The north Minneapolis resident, who lives in a subsidized public housing duplex, collected her clothes when the courtroom opened. When the proceedings started, a judge asked tenants and attorneys to see if they could reach a settlement agreement. Whitehead stepped out of the courtroom to talk to an attorney. When she returned, her concern about waiting for a bus in the deep freeze was clouded by how she could afford to pay up to four months' rent by Feb. 8, plus more than $300 court fees.

Whitehead, who said she has diabetes and other illnesses, has applied for disability benefits and her application is pending. When she exited the courtroom, she looked through the glass windows in the court hallway.

"I should have been home resting," she said.

4:30 p.m.: Steamy sauna offers a zany counterpoint

Amal Karim, her boyfriend Bryan Boyce and roommate Heather Wares wrapped towels around their waists and stepped inside a sauna years in the making near their northeast Minneapolis home. Inside, a thermometer read 190 degrees. A few minutes later, beads of sweat trickled down their bodies.

Karim, who's originally from Bangladesh, and Boyce, from Waseca, Minn., started dating in 2013 while they were both Teach for America corps members teaching at a reservation in South Dakota.

They struck a deal. If Karim moved to Minnesota, Boyce would build a sauna. He did, and put the final touches on last month.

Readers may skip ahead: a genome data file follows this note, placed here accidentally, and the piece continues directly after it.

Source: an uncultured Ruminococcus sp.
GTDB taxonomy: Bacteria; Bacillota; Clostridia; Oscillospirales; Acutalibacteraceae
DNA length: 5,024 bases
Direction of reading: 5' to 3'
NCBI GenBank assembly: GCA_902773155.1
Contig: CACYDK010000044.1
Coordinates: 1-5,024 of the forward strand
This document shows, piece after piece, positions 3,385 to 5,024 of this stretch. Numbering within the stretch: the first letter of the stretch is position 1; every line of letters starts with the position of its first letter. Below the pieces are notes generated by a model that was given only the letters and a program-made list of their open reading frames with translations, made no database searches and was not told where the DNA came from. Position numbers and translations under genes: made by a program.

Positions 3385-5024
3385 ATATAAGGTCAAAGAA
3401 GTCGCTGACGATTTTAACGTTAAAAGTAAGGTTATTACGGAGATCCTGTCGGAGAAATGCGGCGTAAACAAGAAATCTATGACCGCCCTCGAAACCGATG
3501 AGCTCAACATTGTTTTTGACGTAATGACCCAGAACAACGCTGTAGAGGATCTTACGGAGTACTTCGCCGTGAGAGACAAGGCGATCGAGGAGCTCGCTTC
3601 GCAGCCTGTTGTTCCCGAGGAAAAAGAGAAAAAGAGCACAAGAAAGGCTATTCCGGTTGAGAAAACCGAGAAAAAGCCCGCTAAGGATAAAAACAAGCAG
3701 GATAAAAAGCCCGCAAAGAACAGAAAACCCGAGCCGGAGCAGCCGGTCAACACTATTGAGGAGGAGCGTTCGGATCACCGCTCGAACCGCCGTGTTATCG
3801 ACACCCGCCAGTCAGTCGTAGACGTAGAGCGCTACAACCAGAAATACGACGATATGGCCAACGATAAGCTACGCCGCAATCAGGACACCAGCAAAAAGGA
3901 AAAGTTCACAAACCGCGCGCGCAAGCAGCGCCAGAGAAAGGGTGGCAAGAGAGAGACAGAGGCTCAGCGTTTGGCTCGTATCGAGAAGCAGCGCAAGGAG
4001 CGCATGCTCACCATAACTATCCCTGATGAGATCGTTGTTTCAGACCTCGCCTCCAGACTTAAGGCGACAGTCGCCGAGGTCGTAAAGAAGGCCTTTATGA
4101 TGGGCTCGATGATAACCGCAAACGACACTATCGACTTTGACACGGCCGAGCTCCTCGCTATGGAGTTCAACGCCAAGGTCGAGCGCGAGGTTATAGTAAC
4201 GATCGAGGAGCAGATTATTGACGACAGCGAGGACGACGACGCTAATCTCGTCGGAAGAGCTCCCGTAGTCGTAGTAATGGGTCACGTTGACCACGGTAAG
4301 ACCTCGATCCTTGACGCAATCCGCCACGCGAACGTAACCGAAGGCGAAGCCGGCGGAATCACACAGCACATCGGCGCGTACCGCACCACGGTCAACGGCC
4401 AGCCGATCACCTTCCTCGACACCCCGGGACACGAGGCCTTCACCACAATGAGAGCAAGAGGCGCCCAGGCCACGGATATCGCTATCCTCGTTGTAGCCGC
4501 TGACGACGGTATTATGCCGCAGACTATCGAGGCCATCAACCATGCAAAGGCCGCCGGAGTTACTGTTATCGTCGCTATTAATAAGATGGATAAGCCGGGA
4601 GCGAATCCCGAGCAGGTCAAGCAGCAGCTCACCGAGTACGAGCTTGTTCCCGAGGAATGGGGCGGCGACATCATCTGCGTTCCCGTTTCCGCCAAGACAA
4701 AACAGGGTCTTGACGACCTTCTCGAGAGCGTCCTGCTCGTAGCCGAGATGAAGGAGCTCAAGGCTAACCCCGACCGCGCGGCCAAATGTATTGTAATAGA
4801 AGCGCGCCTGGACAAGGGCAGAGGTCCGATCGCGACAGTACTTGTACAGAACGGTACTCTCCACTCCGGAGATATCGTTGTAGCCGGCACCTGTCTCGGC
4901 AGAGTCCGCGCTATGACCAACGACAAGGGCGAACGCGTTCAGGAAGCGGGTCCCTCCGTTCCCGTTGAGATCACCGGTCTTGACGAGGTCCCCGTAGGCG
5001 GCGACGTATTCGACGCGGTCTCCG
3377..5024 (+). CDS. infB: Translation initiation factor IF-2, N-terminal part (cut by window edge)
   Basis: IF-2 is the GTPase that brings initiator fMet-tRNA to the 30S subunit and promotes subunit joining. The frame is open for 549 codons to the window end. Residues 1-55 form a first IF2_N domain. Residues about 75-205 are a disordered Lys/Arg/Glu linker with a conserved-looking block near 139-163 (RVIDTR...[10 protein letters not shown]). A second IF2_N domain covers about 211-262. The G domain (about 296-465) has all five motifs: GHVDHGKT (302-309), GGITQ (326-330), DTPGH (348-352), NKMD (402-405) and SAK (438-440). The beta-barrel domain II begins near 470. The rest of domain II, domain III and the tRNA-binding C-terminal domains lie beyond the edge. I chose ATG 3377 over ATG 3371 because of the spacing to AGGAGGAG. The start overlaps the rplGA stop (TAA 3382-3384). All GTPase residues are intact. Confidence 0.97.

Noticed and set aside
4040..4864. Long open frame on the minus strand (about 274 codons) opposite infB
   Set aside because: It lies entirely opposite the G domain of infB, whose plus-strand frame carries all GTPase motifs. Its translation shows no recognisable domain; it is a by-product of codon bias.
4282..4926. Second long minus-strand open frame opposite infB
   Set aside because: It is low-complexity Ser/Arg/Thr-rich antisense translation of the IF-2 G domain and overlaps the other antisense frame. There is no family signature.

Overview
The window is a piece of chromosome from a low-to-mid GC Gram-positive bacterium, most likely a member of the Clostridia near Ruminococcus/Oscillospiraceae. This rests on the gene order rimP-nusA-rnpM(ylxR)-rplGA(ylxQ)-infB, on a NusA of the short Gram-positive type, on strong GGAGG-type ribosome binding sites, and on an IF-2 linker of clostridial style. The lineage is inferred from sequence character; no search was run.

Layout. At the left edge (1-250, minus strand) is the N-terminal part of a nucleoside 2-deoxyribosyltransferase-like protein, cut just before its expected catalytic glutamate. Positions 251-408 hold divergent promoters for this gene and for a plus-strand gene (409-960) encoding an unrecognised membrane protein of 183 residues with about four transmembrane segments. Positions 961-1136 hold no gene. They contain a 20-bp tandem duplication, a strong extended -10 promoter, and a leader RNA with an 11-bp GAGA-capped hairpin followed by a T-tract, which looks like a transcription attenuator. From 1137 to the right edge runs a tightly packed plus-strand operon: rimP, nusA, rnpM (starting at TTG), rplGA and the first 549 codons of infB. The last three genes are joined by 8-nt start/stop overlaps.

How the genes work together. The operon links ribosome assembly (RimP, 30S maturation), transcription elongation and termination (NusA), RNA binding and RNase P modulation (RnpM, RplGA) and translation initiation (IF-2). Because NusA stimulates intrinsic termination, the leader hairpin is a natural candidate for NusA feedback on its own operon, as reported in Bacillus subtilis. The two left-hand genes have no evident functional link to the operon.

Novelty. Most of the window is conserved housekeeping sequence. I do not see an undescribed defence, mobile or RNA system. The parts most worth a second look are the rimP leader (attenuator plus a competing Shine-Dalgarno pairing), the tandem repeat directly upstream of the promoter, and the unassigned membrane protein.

"Just in time for literally the coldest weather I have experienced in my life," Karim said.

5 p.m.: One answer: Leave the cold behind

Don and Gail Olson of Eagan stood in a vestibule at Terminal 1 at the Minneapolis-St. Paul International Airport, bags in tow, waiting for a ride. Each time the automatic door swished open, a blast of Arctic air rushed in. The couple was returning from Phoenix, where they had decamped since New Year's Eve.

"We've been watching the weather every day, and our kids have been telling us about it," Don said. But the Olsons are not long for this bitter climate — they're heading for Cuba later this week.

"We planned well," Don remarked.

Staff Writers Eric Roper, Mukhtar Ibrahim, Janet Moore, Hannah Covington, James Walsh, John Reinan and David Mullen, a University of Minnesota intern, contributed to this report.